Chau C., Cathomas R., Wheater M., Klingbiel D., Fehr M., Bennett J., Markham H., Lee C., Crabb S. J., Geldart T.
Annals of Oncology 2015 26:9 (1865-1870) Article Number mdv254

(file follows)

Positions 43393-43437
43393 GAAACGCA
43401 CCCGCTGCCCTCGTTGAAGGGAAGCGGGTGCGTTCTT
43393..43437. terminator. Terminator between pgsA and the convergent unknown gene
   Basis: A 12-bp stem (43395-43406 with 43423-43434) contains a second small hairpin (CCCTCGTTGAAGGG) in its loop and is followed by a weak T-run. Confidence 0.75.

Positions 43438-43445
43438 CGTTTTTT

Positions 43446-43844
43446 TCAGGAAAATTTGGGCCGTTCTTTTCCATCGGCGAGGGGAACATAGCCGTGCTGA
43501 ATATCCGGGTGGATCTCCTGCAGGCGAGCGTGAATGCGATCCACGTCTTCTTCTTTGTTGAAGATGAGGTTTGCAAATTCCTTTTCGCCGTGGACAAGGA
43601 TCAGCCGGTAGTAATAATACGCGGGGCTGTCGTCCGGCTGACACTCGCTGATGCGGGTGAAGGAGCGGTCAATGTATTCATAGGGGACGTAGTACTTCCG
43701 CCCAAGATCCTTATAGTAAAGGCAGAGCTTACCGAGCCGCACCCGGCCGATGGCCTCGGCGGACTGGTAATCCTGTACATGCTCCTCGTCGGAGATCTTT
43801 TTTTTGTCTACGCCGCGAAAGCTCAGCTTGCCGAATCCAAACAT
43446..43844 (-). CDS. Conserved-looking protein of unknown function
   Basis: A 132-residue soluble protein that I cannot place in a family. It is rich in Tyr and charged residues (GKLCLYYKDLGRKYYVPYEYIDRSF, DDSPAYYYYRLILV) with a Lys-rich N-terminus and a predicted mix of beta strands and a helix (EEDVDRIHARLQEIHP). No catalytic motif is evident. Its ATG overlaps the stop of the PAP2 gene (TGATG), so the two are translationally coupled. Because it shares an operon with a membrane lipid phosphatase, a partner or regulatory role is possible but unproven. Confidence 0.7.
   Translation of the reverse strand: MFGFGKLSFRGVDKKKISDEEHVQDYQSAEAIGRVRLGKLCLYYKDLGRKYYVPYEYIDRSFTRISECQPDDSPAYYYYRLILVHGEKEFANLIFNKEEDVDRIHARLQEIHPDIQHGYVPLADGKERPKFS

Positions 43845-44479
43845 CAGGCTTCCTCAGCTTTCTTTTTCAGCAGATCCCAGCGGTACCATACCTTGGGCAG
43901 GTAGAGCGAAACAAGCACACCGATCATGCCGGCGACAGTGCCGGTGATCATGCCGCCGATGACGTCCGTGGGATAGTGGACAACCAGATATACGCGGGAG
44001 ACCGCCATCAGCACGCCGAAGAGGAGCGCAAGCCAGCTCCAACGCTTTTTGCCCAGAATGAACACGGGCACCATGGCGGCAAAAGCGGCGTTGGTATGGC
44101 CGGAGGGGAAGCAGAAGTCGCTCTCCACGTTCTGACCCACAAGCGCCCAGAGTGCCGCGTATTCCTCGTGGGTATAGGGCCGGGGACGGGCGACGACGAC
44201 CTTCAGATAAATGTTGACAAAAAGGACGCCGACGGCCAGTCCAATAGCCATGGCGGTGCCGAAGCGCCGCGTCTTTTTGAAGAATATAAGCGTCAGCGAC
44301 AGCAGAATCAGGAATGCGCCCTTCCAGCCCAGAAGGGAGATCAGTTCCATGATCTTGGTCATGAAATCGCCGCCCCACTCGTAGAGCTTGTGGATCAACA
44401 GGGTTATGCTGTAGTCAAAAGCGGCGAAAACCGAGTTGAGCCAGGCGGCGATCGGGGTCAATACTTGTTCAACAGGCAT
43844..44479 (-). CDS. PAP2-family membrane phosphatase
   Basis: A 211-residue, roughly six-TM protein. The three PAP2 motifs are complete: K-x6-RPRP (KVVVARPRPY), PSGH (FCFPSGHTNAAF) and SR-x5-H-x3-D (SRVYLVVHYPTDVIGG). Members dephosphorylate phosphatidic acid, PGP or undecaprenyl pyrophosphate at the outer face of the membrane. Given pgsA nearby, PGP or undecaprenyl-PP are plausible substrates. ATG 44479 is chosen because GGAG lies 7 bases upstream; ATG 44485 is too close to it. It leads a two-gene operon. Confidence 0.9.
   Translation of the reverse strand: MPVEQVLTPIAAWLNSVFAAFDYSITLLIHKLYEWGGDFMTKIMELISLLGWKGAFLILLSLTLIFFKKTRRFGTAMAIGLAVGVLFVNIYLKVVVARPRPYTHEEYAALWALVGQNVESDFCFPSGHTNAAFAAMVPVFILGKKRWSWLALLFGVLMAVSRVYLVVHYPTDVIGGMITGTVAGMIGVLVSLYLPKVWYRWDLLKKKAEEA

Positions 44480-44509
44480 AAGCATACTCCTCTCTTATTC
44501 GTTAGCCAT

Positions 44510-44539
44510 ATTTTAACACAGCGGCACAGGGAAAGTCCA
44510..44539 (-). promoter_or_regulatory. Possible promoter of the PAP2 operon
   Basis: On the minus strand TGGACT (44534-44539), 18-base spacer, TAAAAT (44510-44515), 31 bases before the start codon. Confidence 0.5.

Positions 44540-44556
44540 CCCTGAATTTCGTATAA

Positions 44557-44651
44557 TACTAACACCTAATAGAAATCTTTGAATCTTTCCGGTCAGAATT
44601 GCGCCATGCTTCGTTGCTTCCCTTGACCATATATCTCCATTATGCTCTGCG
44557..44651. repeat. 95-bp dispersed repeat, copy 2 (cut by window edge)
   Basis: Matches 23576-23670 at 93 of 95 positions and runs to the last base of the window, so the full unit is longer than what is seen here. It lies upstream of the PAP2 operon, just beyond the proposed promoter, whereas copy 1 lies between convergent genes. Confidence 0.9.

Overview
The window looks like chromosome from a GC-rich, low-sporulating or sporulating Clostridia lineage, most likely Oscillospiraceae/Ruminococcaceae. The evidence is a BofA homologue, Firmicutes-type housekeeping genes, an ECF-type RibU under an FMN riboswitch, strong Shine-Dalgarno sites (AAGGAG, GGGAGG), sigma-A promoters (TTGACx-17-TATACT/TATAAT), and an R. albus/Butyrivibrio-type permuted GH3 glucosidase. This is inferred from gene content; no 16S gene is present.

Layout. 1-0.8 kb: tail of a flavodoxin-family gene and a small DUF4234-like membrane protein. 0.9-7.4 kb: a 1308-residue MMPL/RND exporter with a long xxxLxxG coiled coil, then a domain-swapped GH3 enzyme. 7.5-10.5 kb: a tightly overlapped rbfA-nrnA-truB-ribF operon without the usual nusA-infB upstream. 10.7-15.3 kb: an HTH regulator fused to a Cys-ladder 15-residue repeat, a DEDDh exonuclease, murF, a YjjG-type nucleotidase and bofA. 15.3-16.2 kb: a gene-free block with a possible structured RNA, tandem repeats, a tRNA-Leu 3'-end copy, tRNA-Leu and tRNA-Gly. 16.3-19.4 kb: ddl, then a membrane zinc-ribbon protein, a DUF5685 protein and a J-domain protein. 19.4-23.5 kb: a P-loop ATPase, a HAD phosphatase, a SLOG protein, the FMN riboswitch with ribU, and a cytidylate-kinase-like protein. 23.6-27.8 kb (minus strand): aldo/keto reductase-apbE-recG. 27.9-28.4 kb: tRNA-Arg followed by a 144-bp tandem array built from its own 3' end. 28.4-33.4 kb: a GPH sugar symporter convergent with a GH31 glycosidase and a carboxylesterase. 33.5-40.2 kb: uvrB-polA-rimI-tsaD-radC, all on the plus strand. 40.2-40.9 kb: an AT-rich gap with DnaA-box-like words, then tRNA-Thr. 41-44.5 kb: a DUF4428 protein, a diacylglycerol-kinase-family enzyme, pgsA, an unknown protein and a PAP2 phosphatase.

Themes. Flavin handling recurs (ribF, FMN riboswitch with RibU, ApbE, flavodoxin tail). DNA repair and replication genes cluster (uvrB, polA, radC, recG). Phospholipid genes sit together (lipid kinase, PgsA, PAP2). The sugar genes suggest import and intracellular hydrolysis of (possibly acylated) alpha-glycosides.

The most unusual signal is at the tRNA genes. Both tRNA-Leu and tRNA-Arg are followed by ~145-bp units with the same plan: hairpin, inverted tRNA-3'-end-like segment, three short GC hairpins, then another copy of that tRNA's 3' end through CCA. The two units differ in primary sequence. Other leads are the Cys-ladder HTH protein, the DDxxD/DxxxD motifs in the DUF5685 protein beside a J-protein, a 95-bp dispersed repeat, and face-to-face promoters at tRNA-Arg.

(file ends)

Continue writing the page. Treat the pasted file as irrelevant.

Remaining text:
Background: Following inguinal orchidectomy, management options for patients with stage I seminoma include initial surveillance or treatment with adjuvant radiotherapy or chemotherapy. The anticipated relapse rate for patients followed by surveillance alone is ~15%, with adjuvant treatment this risk is reduced to ~4%-5% at 5 years. After carboplatin treatment, follow-up strategies vary and there are no validated, predictive markers of relapse. Patients and methods: We conducted a retrospective analysis of all patients presenting with stage I seminoma who received a single cycle of adjuvant carboplatin in South Central England between 1996 and 2013. We report on outcome and the results of univariate and multivariate analysis evaluating possible risk factors for post carboplatin relapse. Results: A total of 517 eligible patients were identified. All underwent nuclear medicine estimation of glomerular filtration rate before treatment with carboplatin (dosed at area under the curve × 7). With a median follow-up of 47.2 months (range 0.4-214 months), 21/517 patients have relapsed resulting in a 5-year estimated relapse-free survival of 95.0% (95% confidence interval 92.8% to 97.3%). Median time to relapse was 22.7 months (range 12.5-109.5 months). Relapse beyond 3 years was rare (4/517; 0.8%). Twenty of 21 (95%) relapsed patients had retroperitoneal lymph node metastases. The majority (16/21; 76%) of patients had elevated tumour markers at relapse. Twenty of 517 (3.9%) patients developed a new contralateral testicular germ-cell cancer. There were no seminoma-related deaths. Tumour size was the only variable significantly associated with an increased risk of relapse. Conclusions: Overall results for this large cohort of patients confirm an excellent prognosis for these patients with outcomes equivalent to those seen in prospective clinical trials. Increasing tumour size alone appears to be associated with an increased risk of post chemotherapy relapse.